What makes this shrine special to the locals and the visitors as well? A story here goes that the image of the crucified Christ refused to leave the chapel. A group of devotees wanted to put the image to a bigger sanctuary years ago. But when the people tried to transfer the image, they couldn’t as it had become inexplicably heavy. The townsfolk interpreted that the image did not want to be removed. So, they decided to build a bigger chapel to house and honor the miraculous image. The image is also believed to grow in size and grant miracles. The chapel, just like Manaoag Church, is now a main pilgrimage and tourist destination in the province of Pangasinan.
Built in the 17th and 19th centuries by the Dominicans. Renovations have been done to this church and bell tower after an earthquake has damaged it but the exact replica is retained. The bell tower is one of the most beautifully designed towers I have seen. I came here on a Holy Wednesday, it was dark inside the church so I was not able to get a good photo of the altar.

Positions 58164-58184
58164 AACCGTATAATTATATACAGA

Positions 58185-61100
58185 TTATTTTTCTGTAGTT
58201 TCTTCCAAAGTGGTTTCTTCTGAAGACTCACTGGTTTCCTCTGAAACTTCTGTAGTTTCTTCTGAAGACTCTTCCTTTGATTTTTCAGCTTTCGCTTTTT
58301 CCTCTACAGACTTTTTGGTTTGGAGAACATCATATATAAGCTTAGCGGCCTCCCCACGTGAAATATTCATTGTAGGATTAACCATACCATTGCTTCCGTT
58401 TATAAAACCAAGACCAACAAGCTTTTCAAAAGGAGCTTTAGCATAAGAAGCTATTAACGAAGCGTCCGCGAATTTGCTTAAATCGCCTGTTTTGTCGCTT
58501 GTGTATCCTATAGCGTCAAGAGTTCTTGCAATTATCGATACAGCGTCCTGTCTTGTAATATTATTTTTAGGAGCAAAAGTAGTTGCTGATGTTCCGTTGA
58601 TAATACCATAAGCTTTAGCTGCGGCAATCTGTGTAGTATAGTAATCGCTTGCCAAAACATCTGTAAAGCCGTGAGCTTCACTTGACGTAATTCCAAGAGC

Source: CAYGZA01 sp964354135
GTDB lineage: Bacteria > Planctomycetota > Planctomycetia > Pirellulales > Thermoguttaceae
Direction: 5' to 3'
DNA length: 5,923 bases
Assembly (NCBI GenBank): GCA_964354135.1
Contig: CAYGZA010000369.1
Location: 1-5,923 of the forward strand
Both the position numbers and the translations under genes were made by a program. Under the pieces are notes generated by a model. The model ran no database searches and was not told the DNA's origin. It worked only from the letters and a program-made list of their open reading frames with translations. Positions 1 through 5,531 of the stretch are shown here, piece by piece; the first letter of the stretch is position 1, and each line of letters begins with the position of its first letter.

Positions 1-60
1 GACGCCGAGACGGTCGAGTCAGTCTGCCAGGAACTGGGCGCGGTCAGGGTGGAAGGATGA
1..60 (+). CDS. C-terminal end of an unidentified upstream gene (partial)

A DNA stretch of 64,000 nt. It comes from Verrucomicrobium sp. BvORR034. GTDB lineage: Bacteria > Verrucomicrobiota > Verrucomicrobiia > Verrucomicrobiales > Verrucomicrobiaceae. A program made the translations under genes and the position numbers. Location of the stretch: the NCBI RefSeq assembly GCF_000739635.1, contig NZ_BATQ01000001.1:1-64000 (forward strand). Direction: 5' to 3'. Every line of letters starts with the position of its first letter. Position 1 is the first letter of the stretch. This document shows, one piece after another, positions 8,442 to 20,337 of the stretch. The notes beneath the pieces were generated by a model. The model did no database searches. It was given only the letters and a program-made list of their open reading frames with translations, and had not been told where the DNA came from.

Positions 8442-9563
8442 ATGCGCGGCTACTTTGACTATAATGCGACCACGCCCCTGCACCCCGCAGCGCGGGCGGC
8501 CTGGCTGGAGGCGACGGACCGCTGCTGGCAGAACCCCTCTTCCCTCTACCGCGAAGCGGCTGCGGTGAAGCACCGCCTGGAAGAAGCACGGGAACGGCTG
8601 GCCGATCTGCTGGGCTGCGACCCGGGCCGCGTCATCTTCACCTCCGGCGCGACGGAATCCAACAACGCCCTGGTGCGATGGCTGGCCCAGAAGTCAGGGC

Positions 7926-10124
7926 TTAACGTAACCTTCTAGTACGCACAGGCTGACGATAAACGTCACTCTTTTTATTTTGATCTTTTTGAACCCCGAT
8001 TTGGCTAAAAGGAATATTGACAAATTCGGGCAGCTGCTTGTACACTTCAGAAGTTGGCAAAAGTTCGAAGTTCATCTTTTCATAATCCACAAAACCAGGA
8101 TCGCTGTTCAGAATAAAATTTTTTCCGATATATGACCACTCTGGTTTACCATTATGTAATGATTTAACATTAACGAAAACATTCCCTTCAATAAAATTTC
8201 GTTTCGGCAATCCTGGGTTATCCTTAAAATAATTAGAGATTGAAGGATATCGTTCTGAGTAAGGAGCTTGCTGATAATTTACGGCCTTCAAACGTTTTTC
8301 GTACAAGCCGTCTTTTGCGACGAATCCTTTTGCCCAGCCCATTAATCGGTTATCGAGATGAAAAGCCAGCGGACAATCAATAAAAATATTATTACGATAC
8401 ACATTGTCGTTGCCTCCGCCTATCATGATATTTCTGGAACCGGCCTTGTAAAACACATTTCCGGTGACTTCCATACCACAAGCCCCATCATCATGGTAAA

Centrally located between Dagupan City and Sna Carlos City, Calasiao is a progressive town that is well-known for its native delicacy, puto'. It is a bite-sized, sweetened soft rice cake made from semi-glutinous rice that is fermented in earthen jars. What sets their puto apart from everyone else is that its tastier and has that melt-in-the-mouth feeling and once you start eating, you can't stop. You can find puto anywhere in the Philippines, but when its from Calasiao, its different. There's also a bite-sized kutsinta variety.
You can find puto stalls in front of the Municipal Hall, along the street going to Sr. Divino Tesoro and the church. It is a 20 - 30 min. drive away from Dagupan City.